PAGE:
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Thread: Single Wire Cruise Control Sensing

  1. #1
    Variable Bitrate
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    Single Wire Cruise Control Sensing

    Hello Board Members,

    Here is my current situation: I have an Optoisolated input card for my TruckPC. Each input has 2 terminals on it. It accepts voltages from 3-24 volts, AC or DC.

    I have a 2001 Ford Explorer Sport Trac. It has the normal cruise controls built into the steering wheel. Instead of having a set of 5 wires and a ground coming out, they used one single signal wire from the steering wheel to the cruise computer.

    The way this cruise works is when I press the ON button, the switch applies +12vdc to this "Signal" Line. When I press the OFF button, that switch grounds out the "Signal" Line. When I press RES, ACCEL, or COAST, each applies a certain resistance to the "Signal" Line (each button applies a different value of resistance).

    So in the end, I have a ground and a "Signal" wire to try and sense for my computer controls. I know this can be done with certain IC's and other ADC's, but I am looking for a way to use the optoisolated input board I have.

    My Idea for sensing this: (PLEASE HELP HERE!)
    One side of each of the inputs on the input board will be connected to the "Signal" wire. The other side will be connected to some sort of a referenced voltage. The first two references will be at about 5vdc, and the ON/OFF buttons can either sink or source this and be sensed OK. For the last 3 resistance variables, I am not sure what to wire to sense it. IF ANYONE has ANY possible ideas, please let me know! I do not want to rewire my CC system, because I would like it to remain functional. Thanks a lot for reading, I was being long-winded so I don't leave anything out.

  2. #2
    Variable Bitrate
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    So if the resistance is changing, I would believe the current is changing, since the 12V is likely to stay constant, right? Thus its a matter of sensing the current, not a voltage. Easiest way to do that generally is to put a small resistor in your signal line. This should be a couple orders of magnitude smaller than your button resistors (if they're already in the 10's of ohms range, this method may not work). Take both sides of the resistor and sense the voltage with a comparator. The voltage difference is proportional to the current, which is inversely proportional to the resistance applied by the buttons. You can set thresholds on the comparators to trip for each button. I dont know what your board is, but it may even be able to set comparators between inputs.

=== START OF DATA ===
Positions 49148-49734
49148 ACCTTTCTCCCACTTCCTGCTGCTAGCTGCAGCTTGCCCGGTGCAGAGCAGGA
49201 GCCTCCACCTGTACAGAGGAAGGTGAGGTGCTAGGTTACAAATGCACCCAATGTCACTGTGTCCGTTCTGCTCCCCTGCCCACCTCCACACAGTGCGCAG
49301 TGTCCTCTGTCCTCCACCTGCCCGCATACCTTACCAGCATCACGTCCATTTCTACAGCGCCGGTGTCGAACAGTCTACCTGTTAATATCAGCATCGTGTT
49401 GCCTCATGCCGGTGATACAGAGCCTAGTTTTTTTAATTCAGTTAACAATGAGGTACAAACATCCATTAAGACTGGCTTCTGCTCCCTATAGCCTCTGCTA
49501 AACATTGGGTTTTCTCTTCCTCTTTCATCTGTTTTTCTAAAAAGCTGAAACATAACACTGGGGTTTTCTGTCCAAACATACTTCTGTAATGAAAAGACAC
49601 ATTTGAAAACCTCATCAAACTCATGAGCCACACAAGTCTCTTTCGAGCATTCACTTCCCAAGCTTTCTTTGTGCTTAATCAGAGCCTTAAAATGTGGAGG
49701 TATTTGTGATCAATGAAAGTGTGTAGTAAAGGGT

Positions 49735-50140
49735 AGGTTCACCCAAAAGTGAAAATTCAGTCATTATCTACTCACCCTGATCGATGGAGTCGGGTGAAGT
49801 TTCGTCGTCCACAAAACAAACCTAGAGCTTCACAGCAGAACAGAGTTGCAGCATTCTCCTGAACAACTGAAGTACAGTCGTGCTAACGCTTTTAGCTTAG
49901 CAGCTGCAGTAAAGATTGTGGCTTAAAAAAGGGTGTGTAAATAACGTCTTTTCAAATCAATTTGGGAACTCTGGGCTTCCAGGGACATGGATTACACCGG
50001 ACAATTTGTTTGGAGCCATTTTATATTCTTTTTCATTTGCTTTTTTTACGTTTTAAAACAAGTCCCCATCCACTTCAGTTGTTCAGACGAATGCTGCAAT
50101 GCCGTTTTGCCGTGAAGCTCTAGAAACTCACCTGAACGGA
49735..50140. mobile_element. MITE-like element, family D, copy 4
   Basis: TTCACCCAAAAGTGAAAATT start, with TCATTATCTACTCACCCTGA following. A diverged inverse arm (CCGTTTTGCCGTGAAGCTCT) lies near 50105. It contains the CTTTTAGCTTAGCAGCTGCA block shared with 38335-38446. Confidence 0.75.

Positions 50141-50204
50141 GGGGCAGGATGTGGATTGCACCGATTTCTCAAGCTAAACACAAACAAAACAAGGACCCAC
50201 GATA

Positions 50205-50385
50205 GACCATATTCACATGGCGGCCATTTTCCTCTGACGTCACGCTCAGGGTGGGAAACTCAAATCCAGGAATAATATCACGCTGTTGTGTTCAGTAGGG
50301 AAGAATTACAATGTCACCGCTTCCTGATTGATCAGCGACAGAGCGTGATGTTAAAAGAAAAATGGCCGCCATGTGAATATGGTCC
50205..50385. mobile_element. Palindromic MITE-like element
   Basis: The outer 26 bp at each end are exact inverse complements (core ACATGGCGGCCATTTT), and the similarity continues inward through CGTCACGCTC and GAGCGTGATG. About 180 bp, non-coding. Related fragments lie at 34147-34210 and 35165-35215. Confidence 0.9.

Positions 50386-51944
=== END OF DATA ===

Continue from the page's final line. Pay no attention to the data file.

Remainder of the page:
3. #3
    lez
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    old video recorder remotes worked that way.........badly.

  4. #4
    Variable Bitrate
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    Its a cheap way to make a single wire bus (all passives), but fairly error-prone. I've used a similar current sensing scheme to decode a bus in a clothes dryer, and it was fairly reliable, though the bus itself did have a lot of glitches. I think its your best bet.

  5. #5
    Constant Bitrate
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    sounds like this input is digial ie on/off , just has a range of accepatable trigger voltages.
    can you charge a capacitor with your one wire and measure the time it takes to charge to threshold?

  6. #6
    Variable Bitrate
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    Yeah, my input is on or off only, and i can write the app to sense each input.

    I don't kno much about caps, would it cause any delay?

  7. #7
    Constant Bitrate
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    http://www.electronics-tutorials.com...apacitance.htm

    http://zone.ni.com/devzone/conceptd....5?OpenDocument


    I seem to remember the principal was used somewhere in antiquity- apple II+ joystick?
    embedded apps too...

  8. #8
    Variable Bitrate
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    Using the capacitor method you'd need to find a place to tap off that will give you the different voltages. If you can find that, if the input card has an ADC, why not just plug it in? No caps needed.

  9. #9
    Variable Bitrate
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    There is no ADC, its stricty a triggered on or off input. 3-24v will trigger it ok.

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